,

2006)
. The challenge is how to
build multicast trees to

deliver the multicast
data from each source to the appropriate

receivers in such a way that QoS requirements are satisfied and

the total cost of the
constructed multicast tree is minimized
(
Zahrani

et. al.
,

2006)
.



In the past, most of the applications were unicast in

nature a
nd none of them had any
QoS requirements.

Therefore, the routing algorithms were very simple.

However, with
emerging distributed real
-
time multimedia

applications such as video conferencing,
distance learning,

and video on demand, the situation is complete
ly different

now. These
applications will involve multiple users, with

their own different QoS requirements in
terms of throughput,

reliability, and bounds on end
-
to
-
end delay, jitter, and

packet loss
ratio. Accordingly, a key issue in the design of

broad
-
band architectures is how to
manage efficiently the

resources in order to meet the QoS requirements of each

connection. The establishment of efficient QoS routing

schemes is, undoubtedly, one of
the major building blocks

in such architectures

(
Haghighat

et
. al., 2004
)
.


The QoS based multicast routing problem is a known NP
-
complete

problem that
depends on (1) bounded end
-
to
-
end delay and link bandwidth along the paths from the

s
ource to each destination, and (2) min
imum cost of the multicast tree
can be formulated
as an optimization problem and can be solved by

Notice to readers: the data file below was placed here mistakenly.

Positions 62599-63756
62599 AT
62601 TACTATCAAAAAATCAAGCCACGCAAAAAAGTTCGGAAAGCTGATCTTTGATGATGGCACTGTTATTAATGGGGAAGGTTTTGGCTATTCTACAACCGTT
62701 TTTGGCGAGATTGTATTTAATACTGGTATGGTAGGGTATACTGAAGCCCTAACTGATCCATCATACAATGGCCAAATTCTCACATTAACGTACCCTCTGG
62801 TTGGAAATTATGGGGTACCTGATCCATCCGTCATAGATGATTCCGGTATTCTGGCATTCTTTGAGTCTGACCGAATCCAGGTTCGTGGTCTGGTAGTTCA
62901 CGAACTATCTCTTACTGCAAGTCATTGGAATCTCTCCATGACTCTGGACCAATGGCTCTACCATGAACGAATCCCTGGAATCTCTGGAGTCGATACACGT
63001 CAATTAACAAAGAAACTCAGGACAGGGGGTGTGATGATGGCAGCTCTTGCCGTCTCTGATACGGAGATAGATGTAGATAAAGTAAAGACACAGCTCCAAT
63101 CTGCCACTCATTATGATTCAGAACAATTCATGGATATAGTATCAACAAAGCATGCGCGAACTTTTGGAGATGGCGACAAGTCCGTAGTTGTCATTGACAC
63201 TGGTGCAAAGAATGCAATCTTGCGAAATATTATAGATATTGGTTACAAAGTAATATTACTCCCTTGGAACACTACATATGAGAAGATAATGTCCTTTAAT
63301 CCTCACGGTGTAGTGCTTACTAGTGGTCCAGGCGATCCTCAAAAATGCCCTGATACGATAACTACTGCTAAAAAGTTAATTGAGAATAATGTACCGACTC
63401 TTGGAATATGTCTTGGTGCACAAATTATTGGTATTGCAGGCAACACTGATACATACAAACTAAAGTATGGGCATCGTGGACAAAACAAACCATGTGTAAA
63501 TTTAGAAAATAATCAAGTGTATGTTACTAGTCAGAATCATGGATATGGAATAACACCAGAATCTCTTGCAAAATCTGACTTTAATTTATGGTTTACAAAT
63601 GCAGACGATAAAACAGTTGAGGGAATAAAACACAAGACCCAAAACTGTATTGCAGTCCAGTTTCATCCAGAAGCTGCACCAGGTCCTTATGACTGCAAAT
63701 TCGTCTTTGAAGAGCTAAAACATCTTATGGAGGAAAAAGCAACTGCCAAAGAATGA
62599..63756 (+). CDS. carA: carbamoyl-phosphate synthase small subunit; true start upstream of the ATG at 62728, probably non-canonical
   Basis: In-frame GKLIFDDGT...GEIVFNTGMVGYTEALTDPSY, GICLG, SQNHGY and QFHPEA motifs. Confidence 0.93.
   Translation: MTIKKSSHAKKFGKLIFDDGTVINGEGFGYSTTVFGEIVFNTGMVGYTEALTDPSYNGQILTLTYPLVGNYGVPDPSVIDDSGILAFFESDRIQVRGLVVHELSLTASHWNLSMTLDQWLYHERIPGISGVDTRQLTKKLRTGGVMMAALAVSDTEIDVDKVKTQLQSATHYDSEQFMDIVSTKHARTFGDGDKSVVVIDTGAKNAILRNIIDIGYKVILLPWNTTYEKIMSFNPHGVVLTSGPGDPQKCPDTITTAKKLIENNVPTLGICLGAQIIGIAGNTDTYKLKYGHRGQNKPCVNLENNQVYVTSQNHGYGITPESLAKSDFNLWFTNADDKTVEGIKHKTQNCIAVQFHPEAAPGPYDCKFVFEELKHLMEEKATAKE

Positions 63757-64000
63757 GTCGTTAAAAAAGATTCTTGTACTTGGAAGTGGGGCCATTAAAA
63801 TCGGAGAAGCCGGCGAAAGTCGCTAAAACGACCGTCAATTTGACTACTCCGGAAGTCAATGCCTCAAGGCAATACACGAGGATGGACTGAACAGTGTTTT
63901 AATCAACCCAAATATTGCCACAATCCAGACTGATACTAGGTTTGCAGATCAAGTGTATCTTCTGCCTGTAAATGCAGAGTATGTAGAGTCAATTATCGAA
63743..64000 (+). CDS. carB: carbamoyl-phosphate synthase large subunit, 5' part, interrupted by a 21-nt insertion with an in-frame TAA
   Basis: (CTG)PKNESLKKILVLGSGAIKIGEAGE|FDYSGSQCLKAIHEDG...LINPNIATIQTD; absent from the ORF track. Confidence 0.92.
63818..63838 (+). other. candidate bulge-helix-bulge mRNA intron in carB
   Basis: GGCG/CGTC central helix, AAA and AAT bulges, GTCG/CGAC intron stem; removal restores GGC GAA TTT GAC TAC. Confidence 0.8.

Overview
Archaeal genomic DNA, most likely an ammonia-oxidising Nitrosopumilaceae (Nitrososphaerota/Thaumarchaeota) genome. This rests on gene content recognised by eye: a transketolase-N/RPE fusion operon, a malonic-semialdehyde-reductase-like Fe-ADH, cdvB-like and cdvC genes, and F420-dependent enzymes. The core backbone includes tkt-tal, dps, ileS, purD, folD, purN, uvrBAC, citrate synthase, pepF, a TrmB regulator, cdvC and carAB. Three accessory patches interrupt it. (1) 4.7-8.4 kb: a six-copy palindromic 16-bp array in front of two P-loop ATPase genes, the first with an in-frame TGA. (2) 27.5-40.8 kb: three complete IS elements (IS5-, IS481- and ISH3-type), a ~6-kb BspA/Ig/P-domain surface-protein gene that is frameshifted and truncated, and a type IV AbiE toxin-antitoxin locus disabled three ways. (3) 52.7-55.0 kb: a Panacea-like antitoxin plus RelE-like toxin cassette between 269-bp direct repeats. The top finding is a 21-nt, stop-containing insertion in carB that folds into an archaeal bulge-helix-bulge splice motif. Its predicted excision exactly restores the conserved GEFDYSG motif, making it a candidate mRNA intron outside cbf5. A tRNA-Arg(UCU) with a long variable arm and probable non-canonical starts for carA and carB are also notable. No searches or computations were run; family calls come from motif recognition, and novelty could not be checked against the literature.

using
Hopfield Neural
Network

(HNN)
.
The major advantage of the HNN lies in that it is implementable by
hardware
, and thus
provides a possible way to find the solution in an extremely short
time

(Feng, 2001;
Smith et. al., 1998)
.

The hardware implementation of HNN
makes it very efficient for
real
-
time applications.

This feature is very important in QoS multicasting in computer
networks.

There are several heuristics proposed by researchers to

construct

a static least
-
cost
multicast tree

which satisfies either single or multiple constraints using the genetic

algorithm (GA)
(
Chen

and
Sun,
2005;
Hwang

et. al.
,
2000;
Zhengying

et. al.
,

2001;
Sun

and

Li
, 2004;
Bao,

2006;
Haghighat

et. al.
,

2004;
Tsai

et. al.
,

2004;
Wu

et. al.
,

2000;
Sun,

1999;
Zhang

and

Leung
, 1999;
Bauer

and

Varma,

1997;
Xu

and

Chen
, 2006;
Chen

and

Xu
,
2006
;

Randaccio

and Atzori, 2007
;
Tseng

et. al.
,

2006;
Yuan

and

Yan
, 2004
;
Vijayalakshmi and Radhakrishnan
,

2008a


)

However,

sometimes such schemes will be
trapped in local search due to

the inherent shortcomings of GA, such as, prematurity,
slow

convergence speed, weak global searching capability, and so on.

In

(
Zhang et. al.,
2009;

Forsati et. al.
,

2008;

Xing

et. al., 2009
;
Vi
jayalakshmi

and Radhakrishnan
, 2008
b
)
,
algorithms

based on
genetic simulated

annealing
,
Harmony search
,

A multi
-
granularity
evolution based Quantum Genetic Algorithm

,and
Artificial immune based hybrid GA

3


algorithms

have been adopted for multicast routing
problem. Nevertheless,

they seem
complicated to be
operated, and need more time to arrive at the solution.

Zhang and Liu
(2001) proposed a
Chaotic Neural Network
for solving

Multicast Routing Problem

and
then
Yin

et. al.

(2005)

uses the same Chaotic Neural

Network for solve

the
Multicast
Routing Problem

with improved energy function.
Both

of neural networks are more
complex

and the results
don’t
show

the performance of the neural network clearly, as
well as
Poor optimization performance may be

obtained, sin
ce the values of correlative
coefficients are hard to

be determined
.

Pornavalai et.al. (1995) introduces a Hopfield
neural network for

solving the multicast problem with only the
delay constrained
.
Their
neural network is more complex and they are don't